From Daily Mail, a United Kingdom publication
Feeling a little down? Don’t reach for a glass of wine—head out to the landscape instead.
More than 90% of gardeners say the activity improves their mood, according to a survey for Gardeners’World magazine. The survey of 1,500 adults in the UK also found gardeners are less likely to display signs of depression. Moreover, 80% of gardeners feel satisfied with their lives compared to 67% of non-gardeners.
The findings are rooted in the good feeling that comes from nurturing something living, the gratification of passing on those seeds of knowledge, in addition to the natural optimism that comes from realizing that no matter how bad the weather there’s always next year, explains Gardeners’ World Editor Lucy Hall. "We have long suspected it," she says, "but our research means we can definitely say gardening makes you happy."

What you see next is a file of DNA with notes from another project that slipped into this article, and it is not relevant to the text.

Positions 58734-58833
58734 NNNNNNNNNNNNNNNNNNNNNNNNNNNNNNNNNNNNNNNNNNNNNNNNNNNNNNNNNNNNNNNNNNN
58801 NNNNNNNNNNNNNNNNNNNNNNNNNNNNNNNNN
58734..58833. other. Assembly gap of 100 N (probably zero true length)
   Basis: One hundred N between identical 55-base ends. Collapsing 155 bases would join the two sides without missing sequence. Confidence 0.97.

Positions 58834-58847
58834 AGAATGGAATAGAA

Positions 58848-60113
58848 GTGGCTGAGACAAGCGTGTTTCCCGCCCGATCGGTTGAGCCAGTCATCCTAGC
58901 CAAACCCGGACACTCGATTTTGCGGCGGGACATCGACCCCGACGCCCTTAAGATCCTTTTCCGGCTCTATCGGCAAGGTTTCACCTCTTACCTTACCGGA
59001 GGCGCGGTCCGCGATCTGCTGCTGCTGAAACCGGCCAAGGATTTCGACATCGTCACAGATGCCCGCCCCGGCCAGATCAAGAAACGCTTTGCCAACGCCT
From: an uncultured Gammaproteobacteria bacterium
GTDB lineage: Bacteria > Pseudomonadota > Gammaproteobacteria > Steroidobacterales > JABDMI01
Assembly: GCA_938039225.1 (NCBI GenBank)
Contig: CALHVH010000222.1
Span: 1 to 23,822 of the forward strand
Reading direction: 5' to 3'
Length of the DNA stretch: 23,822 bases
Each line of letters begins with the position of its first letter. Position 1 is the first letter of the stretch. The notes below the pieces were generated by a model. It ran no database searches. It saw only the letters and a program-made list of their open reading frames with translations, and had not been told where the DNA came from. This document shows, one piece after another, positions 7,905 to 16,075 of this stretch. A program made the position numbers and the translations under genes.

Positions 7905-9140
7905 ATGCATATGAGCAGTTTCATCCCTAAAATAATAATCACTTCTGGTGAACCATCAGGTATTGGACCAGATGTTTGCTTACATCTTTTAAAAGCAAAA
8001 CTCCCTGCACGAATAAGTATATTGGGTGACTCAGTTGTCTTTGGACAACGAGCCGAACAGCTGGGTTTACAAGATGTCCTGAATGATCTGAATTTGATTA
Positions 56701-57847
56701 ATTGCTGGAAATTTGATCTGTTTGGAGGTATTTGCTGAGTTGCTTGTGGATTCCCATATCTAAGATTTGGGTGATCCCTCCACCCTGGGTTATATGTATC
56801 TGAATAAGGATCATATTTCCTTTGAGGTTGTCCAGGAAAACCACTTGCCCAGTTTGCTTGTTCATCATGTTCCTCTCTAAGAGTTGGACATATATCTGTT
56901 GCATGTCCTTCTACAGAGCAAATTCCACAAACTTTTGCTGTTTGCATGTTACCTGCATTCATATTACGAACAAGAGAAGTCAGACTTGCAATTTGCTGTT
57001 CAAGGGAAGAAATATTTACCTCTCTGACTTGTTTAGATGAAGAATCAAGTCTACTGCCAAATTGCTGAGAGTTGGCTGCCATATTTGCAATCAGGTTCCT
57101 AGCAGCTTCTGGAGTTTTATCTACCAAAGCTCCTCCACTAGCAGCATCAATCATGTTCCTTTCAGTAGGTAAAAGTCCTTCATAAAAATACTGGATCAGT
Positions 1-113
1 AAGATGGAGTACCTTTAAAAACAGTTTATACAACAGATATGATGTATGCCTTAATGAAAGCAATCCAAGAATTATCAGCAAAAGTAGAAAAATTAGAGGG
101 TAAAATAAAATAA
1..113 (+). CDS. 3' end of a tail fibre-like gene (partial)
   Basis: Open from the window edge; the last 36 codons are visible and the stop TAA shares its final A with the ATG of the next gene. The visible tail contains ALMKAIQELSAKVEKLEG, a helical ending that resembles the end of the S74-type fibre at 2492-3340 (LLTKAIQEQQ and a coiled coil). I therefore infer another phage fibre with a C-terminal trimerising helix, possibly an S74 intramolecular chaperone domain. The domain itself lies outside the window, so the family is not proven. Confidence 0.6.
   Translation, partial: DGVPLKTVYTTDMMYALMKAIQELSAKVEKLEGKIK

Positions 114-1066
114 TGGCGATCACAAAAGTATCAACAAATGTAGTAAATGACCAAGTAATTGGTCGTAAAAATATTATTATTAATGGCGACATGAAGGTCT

Professor of environment and society at the University of Essex, Jules Pretty, said: “Scientific research at a number of universities, including at the University of Essex, now clearly shows that engagement with green places is good for personal health. We also know that short-term mental health improvements are protective of long-term health benefits. We thus conclude that there would be a large potential benefit to individuals, society and to the costs of the health service if all groups of people were to self-medicate more with what we at Essex call green exercise. Gardening falls into this category - it is good for both mental and physical health, and all social and age groups benefit. It provides a dose of nature.
[Editor's note] Combine the benefits of gardening with the benefits of a household pet—in my case Barney, my adorable golden retriever—and you’ll almost always have a smile on your face!